While the authors stressed that further research is needed to understand the potential health hazards to people, other studies have demonstrated a wide variety of negative impacts on marine species exposed to plastic pollution.
For example, as these synthetic products break down in the sea, tiny particles of plastic are eaten or absorbed by plankton and other small organisms that form the base of the seafood chain.
Quite apart from sea creatures becoming entangled in plastic ropes, fishing gear or other plastic debris, fish also ingest plastic fragments that can block their digestive tracts or limit their food uptake by creating a false sense of satiation.
Despite widespread perceptions that they are benign, several common plastic products still contain toxic or other synthetic chemicals that can mimic or antagonise the actions of natural animal or human hormones such as estrogens – raising concern around fertility and harm to developing foetuses.
Many of the chemicals used in the manufacture of plastic food packaging or food contact materials have also not been tested for hazardous properties at all, or the available toxicity data are limited.
It’s also worth remembering that the vast majority of virgin plastics are derived from petrochemical feedstock such as natural gas or crude oil – so the rapid growth of the industry is a significant source of greenhouse gases that drive global heating.
According to the Dalberg report, plastic production will account for up to 20% of the entire global carbon budget by 2040, accelerating the climate crisis.
So, there is a lot at stake for the vested interests of plastics and fossil fuel industries during the negotiations in Nairobi from November 13-19.
The Global Alliance for Incinerator Alternatives (Gaia), one of several civil society watchdog groups monitoring the progress of the plastic treaty negotiations, suggests that the draft negotiating text (known as the Zero Draft) provides a useful starting point.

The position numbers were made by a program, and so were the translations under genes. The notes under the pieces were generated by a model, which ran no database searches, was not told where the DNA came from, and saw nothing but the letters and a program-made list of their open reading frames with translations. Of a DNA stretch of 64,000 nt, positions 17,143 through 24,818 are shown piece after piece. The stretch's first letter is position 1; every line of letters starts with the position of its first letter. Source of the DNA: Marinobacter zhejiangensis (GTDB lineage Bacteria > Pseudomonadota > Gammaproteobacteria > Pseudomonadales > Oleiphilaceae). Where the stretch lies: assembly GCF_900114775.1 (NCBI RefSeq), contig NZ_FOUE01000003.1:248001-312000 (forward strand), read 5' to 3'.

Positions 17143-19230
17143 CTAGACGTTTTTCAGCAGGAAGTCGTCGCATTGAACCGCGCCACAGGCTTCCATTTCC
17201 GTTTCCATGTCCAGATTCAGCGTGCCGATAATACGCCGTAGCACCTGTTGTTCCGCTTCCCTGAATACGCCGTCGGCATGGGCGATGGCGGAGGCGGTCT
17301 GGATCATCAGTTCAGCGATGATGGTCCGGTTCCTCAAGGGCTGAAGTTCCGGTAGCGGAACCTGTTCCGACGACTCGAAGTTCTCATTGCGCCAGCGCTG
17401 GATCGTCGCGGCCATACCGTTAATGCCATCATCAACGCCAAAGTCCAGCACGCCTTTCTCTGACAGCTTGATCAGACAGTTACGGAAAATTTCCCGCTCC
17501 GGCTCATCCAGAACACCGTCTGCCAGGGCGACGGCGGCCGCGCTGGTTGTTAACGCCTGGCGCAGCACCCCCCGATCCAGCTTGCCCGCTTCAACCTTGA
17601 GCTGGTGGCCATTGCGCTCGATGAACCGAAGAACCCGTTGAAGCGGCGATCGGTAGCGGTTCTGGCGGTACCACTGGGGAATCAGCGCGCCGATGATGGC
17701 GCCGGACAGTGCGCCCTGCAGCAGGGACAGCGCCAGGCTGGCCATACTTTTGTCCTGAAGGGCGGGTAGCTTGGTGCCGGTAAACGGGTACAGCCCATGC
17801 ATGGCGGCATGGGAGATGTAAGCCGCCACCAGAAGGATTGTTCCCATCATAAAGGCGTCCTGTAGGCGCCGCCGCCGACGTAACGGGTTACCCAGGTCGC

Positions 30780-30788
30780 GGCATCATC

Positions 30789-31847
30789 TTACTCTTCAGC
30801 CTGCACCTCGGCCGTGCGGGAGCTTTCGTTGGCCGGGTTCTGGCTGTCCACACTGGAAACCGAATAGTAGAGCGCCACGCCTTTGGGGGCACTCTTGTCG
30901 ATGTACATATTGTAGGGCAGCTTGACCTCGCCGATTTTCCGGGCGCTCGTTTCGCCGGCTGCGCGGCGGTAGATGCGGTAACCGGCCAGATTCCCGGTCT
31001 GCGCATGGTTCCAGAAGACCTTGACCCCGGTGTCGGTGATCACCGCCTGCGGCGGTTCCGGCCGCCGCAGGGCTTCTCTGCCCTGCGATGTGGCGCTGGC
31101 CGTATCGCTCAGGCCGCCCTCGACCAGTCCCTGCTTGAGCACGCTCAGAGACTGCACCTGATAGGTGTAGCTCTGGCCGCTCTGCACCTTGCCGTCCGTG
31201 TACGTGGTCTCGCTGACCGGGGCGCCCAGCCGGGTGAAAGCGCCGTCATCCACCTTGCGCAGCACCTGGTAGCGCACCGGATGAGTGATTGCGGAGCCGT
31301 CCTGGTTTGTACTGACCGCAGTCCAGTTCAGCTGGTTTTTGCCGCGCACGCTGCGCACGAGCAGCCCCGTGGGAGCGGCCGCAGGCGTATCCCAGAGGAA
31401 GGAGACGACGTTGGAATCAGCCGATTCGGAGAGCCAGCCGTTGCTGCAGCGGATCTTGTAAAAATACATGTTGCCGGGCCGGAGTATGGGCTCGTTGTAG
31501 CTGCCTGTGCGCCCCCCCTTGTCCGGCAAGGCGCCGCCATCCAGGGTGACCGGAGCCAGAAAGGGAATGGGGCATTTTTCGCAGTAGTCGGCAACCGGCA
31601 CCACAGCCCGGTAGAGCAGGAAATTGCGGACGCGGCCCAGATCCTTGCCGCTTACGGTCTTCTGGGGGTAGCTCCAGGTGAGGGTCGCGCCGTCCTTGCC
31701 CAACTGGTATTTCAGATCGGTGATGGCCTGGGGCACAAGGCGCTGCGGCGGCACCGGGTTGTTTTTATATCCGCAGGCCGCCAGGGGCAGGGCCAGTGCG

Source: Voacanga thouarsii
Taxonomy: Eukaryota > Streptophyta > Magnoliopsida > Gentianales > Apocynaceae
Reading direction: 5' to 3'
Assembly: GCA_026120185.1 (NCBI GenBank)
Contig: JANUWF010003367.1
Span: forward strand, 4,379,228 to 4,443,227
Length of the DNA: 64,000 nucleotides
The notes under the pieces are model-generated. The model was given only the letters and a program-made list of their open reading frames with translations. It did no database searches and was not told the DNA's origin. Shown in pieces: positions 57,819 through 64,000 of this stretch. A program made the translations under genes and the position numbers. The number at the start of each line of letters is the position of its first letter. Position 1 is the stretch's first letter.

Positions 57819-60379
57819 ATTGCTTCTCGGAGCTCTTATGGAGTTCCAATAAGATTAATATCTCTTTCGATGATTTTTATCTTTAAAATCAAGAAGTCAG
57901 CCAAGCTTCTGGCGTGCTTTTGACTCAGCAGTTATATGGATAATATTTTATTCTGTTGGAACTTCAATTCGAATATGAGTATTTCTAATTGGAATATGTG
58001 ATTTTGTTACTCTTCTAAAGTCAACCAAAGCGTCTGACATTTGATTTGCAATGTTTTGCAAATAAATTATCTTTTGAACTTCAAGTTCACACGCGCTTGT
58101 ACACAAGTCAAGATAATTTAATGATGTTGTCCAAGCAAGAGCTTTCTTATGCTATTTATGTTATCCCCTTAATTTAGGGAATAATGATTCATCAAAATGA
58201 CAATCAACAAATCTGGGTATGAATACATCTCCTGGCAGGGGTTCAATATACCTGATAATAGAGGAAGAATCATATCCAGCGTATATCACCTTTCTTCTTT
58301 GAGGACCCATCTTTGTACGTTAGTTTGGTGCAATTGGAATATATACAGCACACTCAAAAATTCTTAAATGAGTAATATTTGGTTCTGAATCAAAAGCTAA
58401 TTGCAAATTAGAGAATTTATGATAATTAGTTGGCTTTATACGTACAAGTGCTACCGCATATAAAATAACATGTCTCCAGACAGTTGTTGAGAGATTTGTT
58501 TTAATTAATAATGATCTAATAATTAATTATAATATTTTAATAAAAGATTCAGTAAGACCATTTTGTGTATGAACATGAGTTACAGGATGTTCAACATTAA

Durban-based Merrisa Naidoo, who leads Gaia’s Africa Plastics campaign, says that while it is not as ambitious as many parties would like it to be, the Zero Draft is a “balanced” document that provides a foundation to gradually strengthen the proposed treaty over time.
Speaking during a webinar on 7 November, Environment Minister Barbara Creecy stressed the need for more transparent disclosure of hazardous chemicals in plastic polymer products.
Speaking on behalf of Gaia and other local civil society groups, Naidoo advocated a policy of “no data – no market access” (where the failure to provide health impact studies by plastic makers would trigger a ban on untested products).
Gaia is worried that there is already strong pushback from several plastics lobby groups, similar to that seen in the abysmally slow climate treaty negotiations.
The organisation noted that during the last plastic negotiation meeting in Paris earlier this year, the first two days were mostly taken up by objections from large oil and plastic-producing countries, who raised procedural issues that delayed discussions on the substance of the treaty.
According to Gaia, some countries (including Saudi Arabia and Russia) wanted to have veto power over the treaty text by advocating for consensus only, with no opportunity for voting if consensus could not be reached.
“This bucks the standard set in other international negotiations like the successful Minamata Convention on mercury, and essentially allows a single country to further delay or even completely block the international community’s ability to get a strong treaty over the finish line.”
Eventually, after lengthy debates, a provisional agreement was reached to proceed on the basis of a two-thirds majority if consensus could not be reached – but because this procedural can had been kicked down the road, it was likely that the same objections would re-emerge in Nairobi next week.
Gaia states that there were at least 190 industry lobbyists at the last meeting who used their power to undermine calls for plastic reduction by promoting tech fixes.